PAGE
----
Nankwanga Eunice Kasirye, the chapter Head IAWRT Uganda, highlighted the vital role the media has in raising awareness of GBV by setting the agenda with the power to dictate public perception.
"The subject of gender violence calls for ethical professional reporting, requiring fairness, honesty and accuracy. Otherwise, a lack of such values may instead seem to condone violence against women and girls."
Evelyn Letiyo, a program specialist with the UN women in Uganda discussed the connection between gender violence against women and power.
“Violence starts slowly with subtle nonphysical acts until it graduates into physical violence, sometimes escalating into permanent damage or death. Consistent threats should not be ignored because with time they are put into action”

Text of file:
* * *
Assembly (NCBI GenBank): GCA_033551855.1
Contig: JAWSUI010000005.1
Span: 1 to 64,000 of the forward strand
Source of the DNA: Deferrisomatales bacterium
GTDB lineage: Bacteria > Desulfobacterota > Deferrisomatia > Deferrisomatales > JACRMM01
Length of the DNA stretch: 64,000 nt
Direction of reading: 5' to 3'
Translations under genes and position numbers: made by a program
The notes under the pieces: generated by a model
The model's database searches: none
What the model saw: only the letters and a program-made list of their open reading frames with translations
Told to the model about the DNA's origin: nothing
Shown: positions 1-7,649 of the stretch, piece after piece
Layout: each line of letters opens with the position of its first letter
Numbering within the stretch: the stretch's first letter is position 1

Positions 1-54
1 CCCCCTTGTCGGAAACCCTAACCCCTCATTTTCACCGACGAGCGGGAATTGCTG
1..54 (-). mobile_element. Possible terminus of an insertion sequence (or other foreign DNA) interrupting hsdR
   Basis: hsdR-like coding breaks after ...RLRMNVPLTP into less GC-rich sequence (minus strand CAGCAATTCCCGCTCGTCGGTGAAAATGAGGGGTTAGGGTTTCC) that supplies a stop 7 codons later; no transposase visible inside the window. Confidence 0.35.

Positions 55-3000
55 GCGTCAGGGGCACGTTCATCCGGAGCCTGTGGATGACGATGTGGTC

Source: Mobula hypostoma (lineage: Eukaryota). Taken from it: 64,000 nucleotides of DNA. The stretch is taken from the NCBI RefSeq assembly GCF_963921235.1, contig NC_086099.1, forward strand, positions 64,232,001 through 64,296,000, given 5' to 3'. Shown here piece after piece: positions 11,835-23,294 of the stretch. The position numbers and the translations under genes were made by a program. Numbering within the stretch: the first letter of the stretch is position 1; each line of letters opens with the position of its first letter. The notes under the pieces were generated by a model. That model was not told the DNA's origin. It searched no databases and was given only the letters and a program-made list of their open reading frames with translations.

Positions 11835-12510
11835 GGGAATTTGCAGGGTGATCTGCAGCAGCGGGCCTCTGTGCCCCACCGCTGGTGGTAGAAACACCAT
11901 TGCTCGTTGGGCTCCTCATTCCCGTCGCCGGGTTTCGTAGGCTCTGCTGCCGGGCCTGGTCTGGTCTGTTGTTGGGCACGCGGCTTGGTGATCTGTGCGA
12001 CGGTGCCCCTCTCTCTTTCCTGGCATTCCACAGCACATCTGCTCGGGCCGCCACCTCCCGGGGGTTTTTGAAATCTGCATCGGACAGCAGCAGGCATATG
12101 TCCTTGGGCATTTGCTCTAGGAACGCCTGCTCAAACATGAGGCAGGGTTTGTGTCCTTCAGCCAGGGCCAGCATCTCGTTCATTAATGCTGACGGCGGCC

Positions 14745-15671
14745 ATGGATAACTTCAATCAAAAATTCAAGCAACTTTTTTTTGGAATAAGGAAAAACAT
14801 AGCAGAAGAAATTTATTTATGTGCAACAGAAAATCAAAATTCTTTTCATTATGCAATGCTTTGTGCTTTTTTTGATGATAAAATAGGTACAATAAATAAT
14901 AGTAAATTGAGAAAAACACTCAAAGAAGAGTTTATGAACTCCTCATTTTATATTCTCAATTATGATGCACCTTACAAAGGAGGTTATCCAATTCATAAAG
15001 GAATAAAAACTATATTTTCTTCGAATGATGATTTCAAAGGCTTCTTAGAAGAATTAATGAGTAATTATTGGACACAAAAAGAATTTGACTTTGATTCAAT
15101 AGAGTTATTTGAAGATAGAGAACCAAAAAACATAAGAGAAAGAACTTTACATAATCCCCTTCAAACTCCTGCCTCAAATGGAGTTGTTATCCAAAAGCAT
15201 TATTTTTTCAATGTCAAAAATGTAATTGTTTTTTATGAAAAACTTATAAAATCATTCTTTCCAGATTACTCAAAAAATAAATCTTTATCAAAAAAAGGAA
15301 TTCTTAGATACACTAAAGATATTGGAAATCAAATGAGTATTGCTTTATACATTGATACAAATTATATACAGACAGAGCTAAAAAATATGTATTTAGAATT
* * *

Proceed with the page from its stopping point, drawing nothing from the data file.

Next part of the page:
Martin Ninsiima the Communication and Advocacy Specialist at UN Women Uganda, called upon the media to deliberately champion the positive portrayal of women at all times.
"The media should be gender sensitive in preparing content such selecting panelists for shows and programs, choosing sources, internal recruitment and management structuring among other approaches".
IAWRT held a media forum in Quezon City in observance of the International Day of Violence Against Women on November 25.
A new secretariat in Manila was also launched.
Women journalists who attended told stories of physical attacks on them whilst working and arbitrary arrests.
Practical safety training to enhance physical safety included students and veteran journalists.
The scale of digital attacks on women media workers and Philippines media outlets, were presented along with perspectives on digital harassment of Australian women journalists and an international freelancer reporting in Zimbabwe.
These attacks aim to shut down women's voices.
They are an attack on the media's freedom to represent the reality of society.